Ampersand seems like a way to unify Node and Backbone development. I don’t yet know how well Ampersand works in production on services like Heroku, or how easy it is to test, but I’m definitely enthusiastic about the idea of blending Node and libraries like Backbone or AngularJS.

V8 Optimization Killers

26 Jun 2014 | By Alex Young | Comments | Tags node v8 performance

Bluebird gets a lot of respect for its performance and API style, and reading Optimization killers on the Bluebird wiki reinforced my own inclination to use it over the dozens of other competent promise libraries.

Dug up by diggan on Hacker News, this wiki page explores some ways seemingly innocent JavaScript can cause V8 to avoid optimisation. It contains a code sample that allows you to detect if a function has been optimised, which I’ve been playing with:

// Function that contains the pattern to be inspected (using with statement)
function codeToTest(a, b) {
  if (arguments.length < 2) b = 5;

function printStatus(fn) {
  switch(%GetOptimizationStatus(fn)) {
    case 1: console.log('Function is optimized'); break;
    case 2: console.log('Function is not optimized'); break;
    case 3: console.log('Function is always optimized'); break;
    case 4: console.log('Function is never optimized'); break;
    case 6: console.log('Function is maybe deoptimized'); break;

// Fill type-info
codeToTest(1, 2);

// The next call
codeToTest(1, 2);

// Check

%OptimizeFunctionOnNextCall causes V8 to to check if a function can be optimised, and then marks it for optimisation. Running it and then calling %GetOptimizationStatus will get debugger information so you can see if a given function can be optimised.

To run this example, the Bluebird wiki suggests using the following Node options:

node --trace_opt --trace_deopt --allow-natives-syntax test.js

The --trace_opt option logs the names of optimised functions, and --trace_deopt logs “deoptimisations”. The --allow-natives-syntax option allows you to use the V8 functions that start with a percent, like %OptimizeFunctionOnNextCall.

If this all sounds interesting but you’re focused on client-side development, then you might like to look at the Web Tracing Framework from Google. It can use some of V8’s extra tracing options, and has both Chrome and Firefox extensions with rich instrumentation features. You’ll need to enable some flags to use it.

Node Roundup: husky, grunt-npmcopy

25 Jun 2014 | By Alex Young | Comments | Tags node modules npm grunt git


husky (GitHub: typicode / husky, License: MIT, npm: husky) by typicode is a module for helping to avoid bad commits being pushed using Git hooks.

It basically sets up Git hooks for your Node projects:

So what makes husky different?

First, other modules often replace or delete existing hooks. husky won’t ever replace or modify an existing hook, so it’s a safer choice for a team or an open source project. In other terms, people who have set up their own hooks won’t be impacted by husky.

I think also that husky is more easier and straightforward to use compared to others. husky’s README is just a few lines and setting up hooks should be simple.

And last, usually other modules introduces unconventional package.json fields, husky uses only valid package.json fields.


grunt-npmcopy (GitHub: timmywil / grunt-npmcopy, License: MIT, npm: grunt-npmcopy) by Timmy Willison allows you to use the same package manager for Node and client-side projects. It helps place client-side dependencies in the right directory by using a Grunt task called npmcopy.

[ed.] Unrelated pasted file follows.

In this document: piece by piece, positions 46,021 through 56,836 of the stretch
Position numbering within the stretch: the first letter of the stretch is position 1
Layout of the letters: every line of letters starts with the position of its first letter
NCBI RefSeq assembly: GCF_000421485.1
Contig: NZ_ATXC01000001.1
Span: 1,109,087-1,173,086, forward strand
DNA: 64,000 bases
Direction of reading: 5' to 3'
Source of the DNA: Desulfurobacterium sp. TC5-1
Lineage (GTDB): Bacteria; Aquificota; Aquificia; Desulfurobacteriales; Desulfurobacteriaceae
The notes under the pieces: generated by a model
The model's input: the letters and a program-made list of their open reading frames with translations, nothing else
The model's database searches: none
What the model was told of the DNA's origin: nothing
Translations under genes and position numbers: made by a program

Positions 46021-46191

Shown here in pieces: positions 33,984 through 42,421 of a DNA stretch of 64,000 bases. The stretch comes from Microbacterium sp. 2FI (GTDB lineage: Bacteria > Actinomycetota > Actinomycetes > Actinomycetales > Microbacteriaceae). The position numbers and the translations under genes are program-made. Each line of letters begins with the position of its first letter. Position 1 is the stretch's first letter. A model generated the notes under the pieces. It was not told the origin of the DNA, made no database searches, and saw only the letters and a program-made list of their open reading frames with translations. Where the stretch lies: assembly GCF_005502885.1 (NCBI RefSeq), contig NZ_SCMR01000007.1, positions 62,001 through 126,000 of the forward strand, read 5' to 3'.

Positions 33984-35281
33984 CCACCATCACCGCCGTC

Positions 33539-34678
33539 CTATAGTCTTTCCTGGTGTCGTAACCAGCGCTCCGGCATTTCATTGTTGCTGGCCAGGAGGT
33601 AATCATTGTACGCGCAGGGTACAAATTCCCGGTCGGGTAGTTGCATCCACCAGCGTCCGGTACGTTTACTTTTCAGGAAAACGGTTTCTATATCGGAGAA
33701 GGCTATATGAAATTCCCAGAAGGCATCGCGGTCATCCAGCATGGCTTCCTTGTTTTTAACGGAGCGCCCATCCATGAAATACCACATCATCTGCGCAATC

The npmcopy task takes source and destination options so you can avoid copying lots of extra files into your publicly accessible asset directories.

Have you ever wondered why we have so many package managers? NPM, Bower, Component. Why don’t we just pick one? Well, after much deliberation with developers like you, I’ve decided to support the idea that NPM might just be able to handle it all.

Small and Reusable Browser Modules: npm-dom

24 Jun 2014 | By Alex Young | Comments | Tags npm dom modules libraries

npm-dom (GitHub: npm-dom) by Azer Koçulu, Damon Oehlman, Max Ogden, Jake Verbaten, and Tim Oxley is a GitHub organisation that publishes DOM-related modules through npm.

So far there are small modules like new-element (https://github.com/npm-dom/new-element) and siblings (https://github.com/npm-dom/siblings), but also larger modules like domquery (https://github.com/npm-dom/domquery).

There are quite a few modules already. If you work with Browserify then you might like the way these modules can be consumed. As an example, take a look at class-list:

var elem = someElement;
var ClassList = require('class-list');
var cl = ClassList(elem);


Azer was inspired to create another organisation called npm-flickr, which is a set of Flickr-related libraries.

Gifffer, Composing Discrete Events with RxJS

23 Jun 2014 | By Alex Young | Comments | Tags gif animation reactive


Gifffer (GitHub: krasimir / gifffer, License: MIT) by Krasimir Tsonev is a small library for adding a play control to animated gifs. It works by drawing a play button over the image, and dynamically inserting an image element when play is clicked. To prevent the gif from playing when the page loads, the data-gifffer attribute is used instead of the src attribute.

Krasimir has a blog with gifs that illustrate browser features, so he wanted to be able to handle playing gifs more elegantly than the default behaviour. Here’s an example: Gifffer example. You can click it to toggle playback.

Composing Discrete Events with RxJS

Composing Discrete Events with RxJS by Sergey Bolshchikov is a post that compares addEventListener with RxJS. If you’ve ever used Reactive Extensions then you should be at home with the use of selectMany, combineLatest, and so on.

Here’s the full example:

var mouseDowns = Rx.Observable.fromEvent(document, 'mousedown');
var mouseMoves = Rx.Observable.fromEvent(document, 'mousemove');
var mouseUps = Rx.Observable.fromEvent(document, 'mouseup');

var moves = mouseDowns.selectMany(function(md) {
  var start = {
    x: md.clientX,
    y: md.clientY
  return mouseMoves.combineLatest(mouseUps, function(mm, mu) {
    var stop = {
      x: mu.clientX,
      y: mu.clientY
    return {
      start: start,
      stop: stop

moves.subscribe(function(res) {
  var body = document.querySelector('body');
  body.innerHTML = 'Start: x = ' + res.start.x + ', y = ' + res.start.y + '; Stop: x = ' + res.stop.x + ', y = ' + res.stop.y;